The purpose of this paper is to investigate rural people's perception of income adequacy in order to understand how it is affected by income in the county where the…

Abstract

Purpose

The purpose of this paper is to investigate rural people's perception of income adequacy in order to understand how it is affected by income in the county where the respondent lives, age of household members, as well as number of household members. The paper also aims to find out how poverty lines and poverty counts derived from people's perception relate to what has been previously reported.

Design/methodology/approach

The Subjective Poverty Line (SPL) methodology is modified by asking one question on the amount of grains necessary for the respondent's household and another on the amount of cash necessary. Information was obtained from a large survey covering 22 provinces in 2003 and analysed using regressions analysis.

Findings

People in high‐income counties perceive that more cash, but not grains are needed than those living in low‐income counties. Respondents perceive that economies of scale exist in amounts of cash needed for a household. They also perceive that young children need less grain than adults and that a schoolchild incurs higher money expenditures than an adult. A poverty line for rural China derived by the SPL methodology is higher than the low income line used by the National Bureau of Statistics for 2002. However, a poverty count based on the SPL methodology is similar to what has been reported.

Practical implications

The findings suggest that poverty lines for rural China preferably should consider not only spatial differences in cost of living but also the number of household members in a non‐linear way.

Originality/value

The paper describes the first application of the SPL approach to rural China.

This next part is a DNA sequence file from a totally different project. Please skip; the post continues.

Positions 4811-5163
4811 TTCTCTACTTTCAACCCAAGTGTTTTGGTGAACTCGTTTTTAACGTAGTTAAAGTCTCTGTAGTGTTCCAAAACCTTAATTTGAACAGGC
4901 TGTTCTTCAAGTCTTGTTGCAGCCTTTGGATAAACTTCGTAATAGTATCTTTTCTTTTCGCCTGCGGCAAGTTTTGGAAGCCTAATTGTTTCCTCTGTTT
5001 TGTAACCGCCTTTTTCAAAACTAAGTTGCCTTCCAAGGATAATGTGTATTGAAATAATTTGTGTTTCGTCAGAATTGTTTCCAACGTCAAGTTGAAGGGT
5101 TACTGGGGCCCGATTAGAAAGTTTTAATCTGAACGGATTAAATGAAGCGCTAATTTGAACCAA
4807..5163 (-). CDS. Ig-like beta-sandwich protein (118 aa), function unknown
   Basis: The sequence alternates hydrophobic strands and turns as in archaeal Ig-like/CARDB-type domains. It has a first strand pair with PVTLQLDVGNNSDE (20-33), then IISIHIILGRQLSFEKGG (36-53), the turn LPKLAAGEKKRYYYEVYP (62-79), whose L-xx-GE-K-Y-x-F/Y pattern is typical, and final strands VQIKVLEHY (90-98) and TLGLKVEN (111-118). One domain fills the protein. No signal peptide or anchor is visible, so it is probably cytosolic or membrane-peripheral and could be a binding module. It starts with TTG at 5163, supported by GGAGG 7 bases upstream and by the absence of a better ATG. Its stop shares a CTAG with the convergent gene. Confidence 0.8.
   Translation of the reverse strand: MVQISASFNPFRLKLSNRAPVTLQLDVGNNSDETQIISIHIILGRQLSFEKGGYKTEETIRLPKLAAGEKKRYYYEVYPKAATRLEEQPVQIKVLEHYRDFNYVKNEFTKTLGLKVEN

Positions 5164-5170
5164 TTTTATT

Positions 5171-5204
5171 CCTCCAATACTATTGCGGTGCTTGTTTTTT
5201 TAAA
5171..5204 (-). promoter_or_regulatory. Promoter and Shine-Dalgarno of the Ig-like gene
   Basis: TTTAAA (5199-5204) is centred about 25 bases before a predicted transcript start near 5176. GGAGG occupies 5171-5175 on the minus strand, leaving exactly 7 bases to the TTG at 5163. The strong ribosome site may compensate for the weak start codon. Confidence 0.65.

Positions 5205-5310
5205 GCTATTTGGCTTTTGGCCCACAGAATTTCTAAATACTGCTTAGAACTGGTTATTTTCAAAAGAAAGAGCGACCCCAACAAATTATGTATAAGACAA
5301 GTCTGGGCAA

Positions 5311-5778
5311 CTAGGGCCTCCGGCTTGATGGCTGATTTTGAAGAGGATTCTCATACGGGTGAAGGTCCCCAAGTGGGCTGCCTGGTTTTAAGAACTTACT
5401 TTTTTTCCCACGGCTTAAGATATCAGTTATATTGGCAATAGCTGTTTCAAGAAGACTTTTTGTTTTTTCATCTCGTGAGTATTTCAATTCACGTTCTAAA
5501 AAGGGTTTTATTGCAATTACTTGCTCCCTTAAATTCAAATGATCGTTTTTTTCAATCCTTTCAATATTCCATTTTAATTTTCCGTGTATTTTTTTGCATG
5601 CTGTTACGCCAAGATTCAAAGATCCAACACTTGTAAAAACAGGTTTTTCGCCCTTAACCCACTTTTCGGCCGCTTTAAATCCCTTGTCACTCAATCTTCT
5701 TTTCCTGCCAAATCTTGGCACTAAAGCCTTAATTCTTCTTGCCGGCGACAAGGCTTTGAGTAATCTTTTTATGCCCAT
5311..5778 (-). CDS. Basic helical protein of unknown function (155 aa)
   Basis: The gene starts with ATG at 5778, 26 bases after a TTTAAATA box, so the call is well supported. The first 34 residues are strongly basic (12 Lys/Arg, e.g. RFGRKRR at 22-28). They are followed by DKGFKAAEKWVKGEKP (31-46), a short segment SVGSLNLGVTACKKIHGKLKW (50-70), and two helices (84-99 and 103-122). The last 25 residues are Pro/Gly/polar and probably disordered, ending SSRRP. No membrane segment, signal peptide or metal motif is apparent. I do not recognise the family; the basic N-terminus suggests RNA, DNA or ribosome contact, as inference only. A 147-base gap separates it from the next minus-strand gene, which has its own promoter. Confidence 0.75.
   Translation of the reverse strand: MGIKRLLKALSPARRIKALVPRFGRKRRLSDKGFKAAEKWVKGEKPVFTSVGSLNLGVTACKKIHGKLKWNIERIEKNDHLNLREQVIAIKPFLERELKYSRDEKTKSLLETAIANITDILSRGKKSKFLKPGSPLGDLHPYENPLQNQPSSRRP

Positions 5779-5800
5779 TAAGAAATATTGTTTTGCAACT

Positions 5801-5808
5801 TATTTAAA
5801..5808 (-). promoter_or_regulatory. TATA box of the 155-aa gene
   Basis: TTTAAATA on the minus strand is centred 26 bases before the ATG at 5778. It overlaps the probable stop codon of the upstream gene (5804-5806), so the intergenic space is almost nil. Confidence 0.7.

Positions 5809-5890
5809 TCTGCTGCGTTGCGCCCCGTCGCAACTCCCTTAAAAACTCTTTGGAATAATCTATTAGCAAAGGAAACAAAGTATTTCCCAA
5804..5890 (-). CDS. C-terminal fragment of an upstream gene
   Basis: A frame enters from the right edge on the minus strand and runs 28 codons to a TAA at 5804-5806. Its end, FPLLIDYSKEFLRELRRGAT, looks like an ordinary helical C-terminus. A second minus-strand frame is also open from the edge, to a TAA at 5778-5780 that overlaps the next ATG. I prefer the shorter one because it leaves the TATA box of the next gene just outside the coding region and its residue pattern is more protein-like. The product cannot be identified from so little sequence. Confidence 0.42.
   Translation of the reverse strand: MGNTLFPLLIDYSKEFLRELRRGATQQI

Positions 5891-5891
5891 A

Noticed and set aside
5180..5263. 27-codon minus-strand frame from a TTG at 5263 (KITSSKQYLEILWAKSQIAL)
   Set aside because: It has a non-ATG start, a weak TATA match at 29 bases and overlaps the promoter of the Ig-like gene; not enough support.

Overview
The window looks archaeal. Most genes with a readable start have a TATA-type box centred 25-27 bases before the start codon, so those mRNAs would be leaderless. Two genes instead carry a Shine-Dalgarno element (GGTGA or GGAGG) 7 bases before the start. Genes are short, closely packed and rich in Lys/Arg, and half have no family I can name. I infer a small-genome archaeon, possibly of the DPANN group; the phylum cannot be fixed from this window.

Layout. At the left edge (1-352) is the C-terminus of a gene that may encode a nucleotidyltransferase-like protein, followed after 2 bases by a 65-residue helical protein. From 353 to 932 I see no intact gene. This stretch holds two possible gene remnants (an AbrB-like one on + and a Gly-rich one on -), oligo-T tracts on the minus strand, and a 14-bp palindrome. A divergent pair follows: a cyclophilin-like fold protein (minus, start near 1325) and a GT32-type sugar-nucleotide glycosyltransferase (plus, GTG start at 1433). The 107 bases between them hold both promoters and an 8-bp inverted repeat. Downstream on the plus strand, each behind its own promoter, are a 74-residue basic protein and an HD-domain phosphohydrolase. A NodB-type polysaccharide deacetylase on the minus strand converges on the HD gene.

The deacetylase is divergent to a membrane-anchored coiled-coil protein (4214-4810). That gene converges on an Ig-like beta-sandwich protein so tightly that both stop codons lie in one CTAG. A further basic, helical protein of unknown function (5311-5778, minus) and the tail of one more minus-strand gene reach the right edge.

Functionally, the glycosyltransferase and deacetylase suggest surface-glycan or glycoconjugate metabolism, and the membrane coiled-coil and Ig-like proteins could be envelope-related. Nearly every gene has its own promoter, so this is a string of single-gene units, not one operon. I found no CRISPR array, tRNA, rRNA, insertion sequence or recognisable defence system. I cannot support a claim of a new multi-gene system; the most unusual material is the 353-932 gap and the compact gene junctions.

Details

China Agricultural Economic Review, vol. 4 no. 3
Type: Research Article
ISSN: 1756-137X

Keywords

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Article
Publication date: 1 December 2004

Thomas Andrén and Björn Gustafsson

This article estimates a control function estimator with training effect modelled as a random coefficient, partitioned into an observed and unobserved component. The…

Abstract

This article estimates a control function estimator with training effect modelled as a random coefficient, partitioned into an observed and unobserved component. The article analyzes the earnings effect of participating in labor market training programs for three cohorts during the 1980s and the beginning of the 1990s. It separates the analysis between Swedish and foreign‐born to identify differences in their responses to training. The results indicate that there is positive sorting in training: slightly positive effects for both groups but somewhat larger for the foreign‐born. Further, consistent with results from several previous studies, the article finds that being young often means no positive pay‐off from training, and the same is found for persons with only a primary education. In conflict with earlier studies, the article finds that males have a better pay‐off from training than females. Rewards from training are higher for foreign‐ than for native‐born and rewards among the former vary by place of birth and how long they have been in the country.

Details

International Journal of Manpower, vol. 25 no. 8
Type: Research Article
ISSN: 0143-7720

Keywords

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Book part
Publication date: 26 August 2015

Abstract

Details

Measurement of Poverty, Deprivation, and Economic Mobility
Type: Book
ISBN: 978-1-78560-386-0

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Book part
Publication date: 26 August 2015

Abstract

Details

Measurement of Poverty, Deprivation, and Economic Mobility
Type: Book
ISBN: 978-1-78560-386-0

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Book part
Publication date: 20 December 2013

Abstract

Details

New Analyses of Worker Well-Being
Type: Book
ISBN: 978-1-78350-056-7

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Book part
Publication date: 10 November 2014

Abstract

Details

Factors Affecting Worker Well-being: The Impact of Change in the Labor Market
Type: Book
ISBN: 978-1-78441-150-3